Alas, it’s the end of our week and Friday is planned to be a leisurely day of practicing the concerto I’m premiering in Boston in two weeks. Said no one ever. The biggest surprise came early that morning from violinist and Prof. of Violin at UCLA, Movses Pogossian, asking if I would step in to emergency produce a recording he and several of my favorite musicians are making with my longtime mentor and violist, Kim Kashkashian, of Tigran Mansurian’s string sextet titled Con Anima.
Me [in my head]: You sure you don’t have the wrong number?
I have been fixated the last few years with the idea of firsts, the idea that as we get older [and hopefully, wiser], we become more experienced and naturally, we encounter things for the first time less frequently. I suppose that’s how it works but when the opportunity of doing something for the first time arises, it fills me with excitement and fear all at once because in my mind, there’s a precedence for excellence. But perhaps the latter of those two sentiments is not a reason to say ‘no’. My fixation has gravitated towards savoring these rarer ‘firsts’ as vividly as I can because it will, by default, never be the ‘first’ again. After the quartet recorded From Hungary to Taiwan and seeing the monumental work Clancy Newman did for us as our producer, I vowed I would never do it because of the incredible responsibility and heightened level of detail required. But, Friday’s experience not only gave me a whole new appreciation for those individuals whose ears we trust but how much I enjoyed this new role behind the booth.
I know we recently got through the holiday season (did you survive?), but it turns out there’s one more thing to celebrate. It’s been a long time coming but my Formosa Quartet mates and I are thrilled to share our new album, From Hungary to Taiwan, with all of you and the world TODAY! This is definitely one of our most personal and badass projects with three commissions by our dear friends Dana Wilson, Lei Liang, and Wei-Chieh Lin alongside Béla Bartók (he's our friend too).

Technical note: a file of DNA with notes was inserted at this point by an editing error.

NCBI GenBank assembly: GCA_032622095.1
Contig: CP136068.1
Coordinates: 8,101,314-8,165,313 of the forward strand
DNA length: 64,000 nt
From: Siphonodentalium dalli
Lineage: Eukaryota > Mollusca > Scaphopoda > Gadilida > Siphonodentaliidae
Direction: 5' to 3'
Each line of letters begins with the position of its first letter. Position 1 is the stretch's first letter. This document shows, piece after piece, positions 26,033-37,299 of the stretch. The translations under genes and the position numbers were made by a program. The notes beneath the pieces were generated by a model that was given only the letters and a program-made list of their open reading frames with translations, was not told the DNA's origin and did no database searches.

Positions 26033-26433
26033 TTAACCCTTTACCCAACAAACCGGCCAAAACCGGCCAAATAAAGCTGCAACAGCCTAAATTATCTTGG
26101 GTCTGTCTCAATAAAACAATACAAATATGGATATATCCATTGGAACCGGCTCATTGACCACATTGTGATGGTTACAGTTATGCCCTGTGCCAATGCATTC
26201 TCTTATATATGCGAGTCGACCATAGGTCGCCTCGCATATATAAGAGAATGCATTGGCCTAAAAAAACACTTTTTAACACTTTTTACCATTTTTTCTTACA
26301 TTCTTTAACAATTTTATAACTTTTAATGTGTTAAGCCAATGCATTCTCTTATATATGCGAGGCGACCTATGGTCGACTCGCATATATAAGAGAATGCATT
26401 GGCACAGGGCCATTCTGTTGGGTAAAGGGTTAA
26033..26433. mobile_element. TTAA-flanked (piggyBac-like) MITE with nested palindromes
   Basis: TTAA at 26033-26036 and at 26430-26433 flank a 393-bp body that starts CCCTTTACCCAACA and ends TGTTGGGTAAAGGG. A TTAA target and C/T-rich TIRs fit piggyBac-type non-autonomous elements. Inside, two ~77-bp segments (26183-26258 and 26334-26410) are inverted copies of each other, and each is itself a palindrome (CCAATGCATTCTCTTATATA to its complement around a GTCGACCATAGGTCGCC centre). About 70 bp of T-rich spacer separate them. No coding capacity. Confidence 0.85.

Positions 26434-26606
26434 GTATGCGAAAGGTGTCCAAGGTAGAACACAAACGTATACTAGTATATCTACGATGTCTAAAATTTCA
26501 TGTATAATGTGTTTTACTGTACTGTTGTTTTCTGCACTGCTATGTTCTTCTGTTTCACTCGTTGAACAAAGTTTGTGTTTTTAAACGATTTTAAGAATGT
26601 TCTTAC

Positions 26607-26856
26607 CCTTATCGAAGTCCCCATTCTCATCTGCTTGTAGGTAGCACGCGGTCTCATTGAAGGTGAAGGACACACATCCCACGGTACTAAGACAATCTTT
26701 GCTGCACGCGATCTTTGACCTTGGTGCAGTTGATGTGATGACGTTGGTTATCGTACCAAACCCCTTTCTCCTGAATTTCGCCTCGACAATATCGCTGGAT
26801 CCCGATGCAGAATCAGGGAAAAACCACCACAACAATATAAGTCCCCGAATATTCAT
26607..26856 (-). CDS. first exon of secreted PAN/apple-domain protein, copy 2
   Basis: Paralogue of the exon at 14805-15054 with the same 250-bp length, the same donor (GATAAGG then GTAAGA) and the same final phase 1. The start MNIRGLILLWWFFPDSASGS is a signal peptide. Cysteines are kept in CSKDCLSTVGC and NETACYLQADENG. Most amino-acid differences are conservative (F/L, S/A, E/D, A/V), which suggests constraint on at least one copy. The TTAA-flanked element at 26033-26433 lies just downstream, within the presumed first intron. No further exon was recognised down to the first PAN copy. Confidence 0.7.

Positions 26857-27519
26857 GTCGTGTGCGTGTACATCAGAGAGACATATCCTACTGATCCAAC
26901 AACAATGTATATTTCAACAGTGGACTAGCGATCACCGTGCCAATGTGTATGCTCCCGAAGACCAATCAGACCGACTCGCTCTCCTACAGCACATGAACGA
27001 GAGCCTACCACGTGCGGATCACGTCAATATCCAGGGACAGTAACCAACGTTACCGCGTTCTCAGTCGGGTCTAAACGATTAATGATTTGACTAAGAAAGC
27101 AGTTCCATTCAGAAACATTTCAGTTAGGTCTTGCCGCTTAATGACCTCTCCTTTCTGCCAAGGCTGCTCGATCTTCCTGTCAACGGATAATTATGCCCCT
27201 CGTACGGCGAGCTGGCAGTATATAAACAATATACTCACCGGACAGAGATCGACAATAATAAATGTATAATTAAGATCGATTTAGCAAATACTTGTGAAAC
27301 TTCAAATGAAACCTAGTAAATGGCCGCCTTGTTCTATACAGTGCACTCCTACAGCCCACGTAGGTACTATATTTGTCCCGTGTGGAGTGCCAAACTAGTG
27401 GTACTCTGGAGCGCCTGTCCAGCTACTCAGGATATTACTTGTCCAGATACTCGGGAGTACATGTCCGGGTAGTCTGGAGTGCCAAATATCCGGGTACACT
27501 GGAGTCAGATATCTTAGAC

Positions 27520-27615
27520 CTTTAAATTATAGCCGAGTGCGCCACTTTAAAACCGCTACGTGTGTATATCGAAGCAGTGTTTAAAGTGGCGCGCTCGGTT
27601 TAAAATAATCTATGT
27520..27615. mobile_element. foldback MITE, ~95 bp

We poured everything into this album and to see it, as they say, “in the flesh” after all these months, it’s an unbelievable feeling. Thanks to everyone for supporting us during this intense and creative process and we hope you'll pick up your very own copy at Bridge Records, Inc. or any major outlet (Amazon, Arkiv Music, iTunes)!
With love and gratitude,
DP / Formosa
From New York to San Francisco, LA to Taipei, Detroit to Berlin and everywhere in between…2018 has been a fantastic (and delicious) year of travels and full of meaningful musical encounters. Thank you for your wonderful friendship and support and I hope to see you at an upcoming performance in a city near you or on the sound waves.
Wishing you great health, happiness, and bountiful positivity as we embark on new adventures in 2019!
WHAT’S TO COME
On January 4, Formosa Quartet will be releasing our much-anticipated album From Hungary to Taiwan worldwide on Bridge Records. Pre-order your copy to ring in 2019 and share a musical gift with someone special! 🎁 🎁 🎁
Keep your eyes and ears peeled forMasterpieces Among Peers by Namirovsky-Lark-Pae Trio featuring piano trios by Frank Bridge and Johannes Brahms (TYXarts). We look forward to sharing it with you this spring!
LOOKING BACK AT 2018!